At first glance, Monaco’s neon-tinged visuals lead you to believe it’s a co-op hybrid of Thief and Pac-Man, peppered with pixel-art story vignettes that frame the action in terms of films such as Welcome to Collinwood and Ocean’s Eleven. You (and a team of up to three other people) control a single member of an international crime team, performing heists and scams on top-down grid-based levels that represent the mansions, ships, ports, industrial buildings and warehouses that make up a couple of short-ish campaigns. It’s light-hearted stuff throughout and fully self-aware, borrowing heavily from genre tropes whilst spinning a quaint little story. Monaco is by turns charming and utterly chaotic, in the best possible sense.
Whether you’re partied up with friends or playing solo, every level starts out with a safe zone strewn with a few guns or other useful items, and you’re then tasked with making your way from point A to point B to pick up an item or simply exit the level on the other side whilst collecting as many coins and opening as many vaults as you can enroute to your destination. The pursuit of those shiny golden nuggets represents the crux of Monaco’s gameplay; they form the currency that automatically reloads your weapons and items as you progress, and ‘cleaning out’ a level of its golden payload is the only way to unlock further stages later in the game. Just like Pac-Man, you’ll be skirting around the levels utilising only four directions to avoid enemies and make snap decisions on the best path to success.
At first it’s all too easy, but although the control layout and early stages are deceptively simple, the difficulty level quickly ramps up, spurred on by complex level layouts filled with devious traps and obstacles that alert enemies to your presence. Quite unlike Pac-Man there’s a persistent fog of war in operation here, and you can only ever see what lies directly within your narrow field of view. Skill with MGS-style vision cones, pattern observation and stealthily creeping will only take you so far, and it’s down to the unique abilities of each individual character to counteract the fog and turn those stylishly blocky environments into a tactical goldmine.
It says a lot about the balance of Monaco’s playable roster that I’m yet to nail a favourite. Each of its protagonists is a useful specialist with their own playstyle and accompanying weaknesses and strengths; the primary of which is documented in-game, while several other bonuses remain hidden until they’re discovered through play (or the handy Steam Guide currently sat at the top of the list in the Community tab).
As examples of their skills, the Lockpick can work his way through doors in double-quick time, while the Mole is able to circumvent them entirely by burrowing through walls and other solid objects (slowly and noisily). The Lookout is able to identify every enemy on the map as long as he stays hidden or moves slowly, the Cleaner is able to put guards to sleep when sneaking up from behind, the Gentleman is able to walk past those same individuals when in disguise, whilst the Redhead can bend them to her will and ask them to open doors or disable systems. The Hacker is able to inject a virus into security systems to disable automated defences, and the Pickpocket has a trained monkey that can collect those pesky coins whilst he stays at a distance.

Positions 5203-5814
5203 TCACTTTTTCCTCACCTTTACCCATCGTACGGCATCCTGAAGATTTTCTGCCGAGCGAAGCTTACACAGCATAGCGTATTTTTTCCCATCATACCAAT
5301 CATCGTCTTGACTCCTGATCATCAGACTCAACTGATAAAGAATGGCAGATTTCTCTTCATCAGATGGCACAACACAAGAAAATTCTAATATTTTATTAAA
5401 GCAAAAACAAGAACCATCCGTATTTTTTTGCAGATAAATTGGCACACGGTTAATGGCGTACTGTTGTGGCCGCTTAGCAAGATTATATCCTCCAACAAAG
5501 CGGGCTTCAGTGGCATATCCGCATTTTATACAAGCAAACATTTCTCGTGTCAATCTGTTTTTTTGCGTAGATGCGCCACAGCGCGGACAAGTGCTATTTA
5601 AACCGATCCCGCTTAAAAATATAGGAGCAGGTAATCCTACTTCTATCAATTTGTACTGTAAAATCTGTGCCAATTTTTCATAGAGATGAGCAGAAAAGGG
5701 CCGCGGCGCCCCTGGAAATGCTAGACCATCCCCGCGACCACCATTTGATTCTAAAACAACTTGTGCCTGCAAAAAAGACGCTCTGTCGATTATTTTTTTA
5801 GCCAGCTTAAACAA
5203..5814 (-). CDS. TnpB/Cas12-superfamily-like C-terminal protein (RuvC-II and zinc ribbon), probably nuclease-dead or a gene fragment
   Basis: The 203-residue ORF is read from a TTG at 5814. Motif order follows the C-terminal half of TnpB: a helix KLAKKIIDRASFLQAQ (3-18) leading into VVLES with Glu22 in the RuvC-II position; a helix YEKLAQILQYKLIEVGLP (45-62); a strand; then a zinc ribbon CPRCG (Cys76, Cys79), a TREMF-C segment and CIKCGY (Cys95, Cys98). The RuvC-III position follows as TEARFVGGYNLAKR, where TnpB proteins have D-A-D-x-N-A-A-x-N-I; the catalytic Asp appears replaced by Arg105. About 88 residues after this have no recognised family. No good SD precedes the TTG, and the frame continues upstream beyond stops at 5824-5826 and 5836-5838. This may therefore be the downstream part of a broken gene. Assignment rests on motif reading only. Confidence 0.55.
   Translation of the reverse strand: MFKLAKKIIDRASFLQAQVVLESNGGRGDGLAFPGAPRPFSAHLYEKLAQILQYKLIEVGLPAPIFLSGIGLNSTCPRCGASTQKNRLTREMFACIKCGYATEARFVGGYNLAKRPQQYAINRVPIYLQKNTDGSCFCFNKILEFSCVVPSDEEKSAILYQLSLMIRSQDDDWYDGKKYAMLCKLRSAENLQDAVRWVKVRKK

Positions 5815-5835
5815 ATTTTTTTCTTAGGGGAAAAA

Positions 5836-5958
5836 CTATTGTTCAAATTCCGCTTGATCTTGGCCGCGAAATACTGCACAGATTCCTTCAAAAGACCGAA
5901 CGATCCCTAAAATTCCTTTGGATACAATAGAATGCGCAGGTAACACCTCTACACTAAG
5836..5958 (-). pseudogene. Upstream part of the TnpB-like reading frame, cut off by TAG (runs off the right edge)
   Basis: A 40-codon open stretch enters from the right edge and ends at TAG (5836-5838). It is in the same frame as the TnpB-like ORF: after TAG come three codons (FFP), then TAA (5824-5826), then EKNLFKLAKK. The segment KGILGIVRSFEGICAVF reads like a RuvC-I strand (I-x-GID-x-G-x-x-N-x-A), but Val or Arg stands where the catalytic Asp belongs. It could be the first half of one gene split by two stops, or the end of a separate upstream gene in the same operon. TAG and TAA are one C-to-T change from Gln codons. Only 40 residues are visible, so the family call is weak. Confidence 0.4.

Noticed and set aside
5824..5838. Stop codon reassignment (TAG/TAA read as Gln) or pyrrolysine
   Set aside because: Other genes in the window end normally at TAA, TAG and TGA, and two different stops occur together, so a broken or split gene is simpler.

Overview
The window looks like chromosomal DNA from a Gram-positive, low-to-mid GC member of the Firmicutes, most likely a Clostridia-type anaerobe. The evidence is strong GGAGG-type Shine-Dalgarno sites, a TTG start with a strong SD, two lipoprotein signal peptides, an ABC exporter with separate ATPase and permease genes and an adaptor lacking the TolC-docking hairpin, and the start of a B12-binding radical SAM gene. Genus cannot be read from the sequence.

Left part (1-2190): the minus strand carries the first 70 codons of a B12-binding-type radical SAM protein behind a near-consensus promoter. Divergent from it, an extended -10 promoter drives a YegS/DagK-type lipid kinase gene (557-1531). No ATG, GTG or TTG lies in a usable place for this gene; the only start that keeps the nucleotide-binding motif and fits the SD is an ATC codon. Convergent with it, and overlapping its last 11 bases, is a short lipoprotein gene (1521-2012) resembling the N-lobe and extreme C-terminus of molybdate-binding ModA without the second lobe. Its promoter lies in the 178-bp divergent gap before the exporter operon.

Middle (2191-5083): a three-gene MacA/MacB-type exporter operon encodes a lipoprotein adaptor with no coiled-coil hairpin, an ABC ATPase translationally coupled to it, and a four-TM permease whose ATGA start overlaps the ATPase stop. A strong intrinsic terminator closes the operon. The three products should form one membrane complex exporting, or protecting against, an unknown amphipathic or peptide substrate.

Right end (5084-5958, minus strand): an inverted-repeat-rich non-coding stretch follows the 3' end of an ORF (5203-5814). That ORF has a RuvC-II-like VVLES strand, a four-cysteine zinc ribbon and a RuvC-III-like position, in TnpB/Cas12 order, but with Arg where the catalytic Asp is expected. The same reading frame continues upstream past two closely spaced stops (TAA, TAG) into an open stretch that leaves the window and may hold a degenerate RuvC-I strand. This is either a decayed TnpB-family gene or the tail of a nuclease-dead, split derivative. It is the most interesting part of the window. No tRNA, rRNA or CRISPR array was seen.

When combined against the static and mobile defences that lie between you and your objective, every single one of those abilities is useful and bolstered by the others. As an example, just last night I experienced a game in which the Lookout decided to kite five enemies to a corner of the map and then proceeded to stay static and hidden (thus revealing their location to everybody else). Whilst that was happening the Mole was drilling through a wall to get to a safe guarded by laser security and two more guards, and the Hacker was disabling the electronics connected to the room. With defences down, the Lockpick entered from a different side and dispatched both guards as the mole grabbed the goods, and an impromptu escape plan was hatched through the walls of two nearby offices.
It was a perfectly executed plan that came together with an absolute minimum of contact via text chat, and it was all amazingly good-natured considering this was a group of strangers. For whatever reason, everybody playing Monaco at the moment is just so darned nice (on the PC at least); it’s almost disconcerting.
Of course, that was only one level, and the others that we played were a mixture of sheer ineptitude and absolute comedy, with players getting stuck in the most ridiculous positions and the occasional game over screen necessitating a restart. Anybody that loses all their health can be revived by another player, and that leads to some tense moments when you have three downed comrades stuck in the corner of a heavily-guarded room, and absolute chaos as each of them is revived whilst guards close in and attempt to put them back on the floor. It can be a little fiddly to lock onto a specific target when there are so many in close proximity, but that’s about the only complaint that I can level at Monaco’s gameplay mechanics.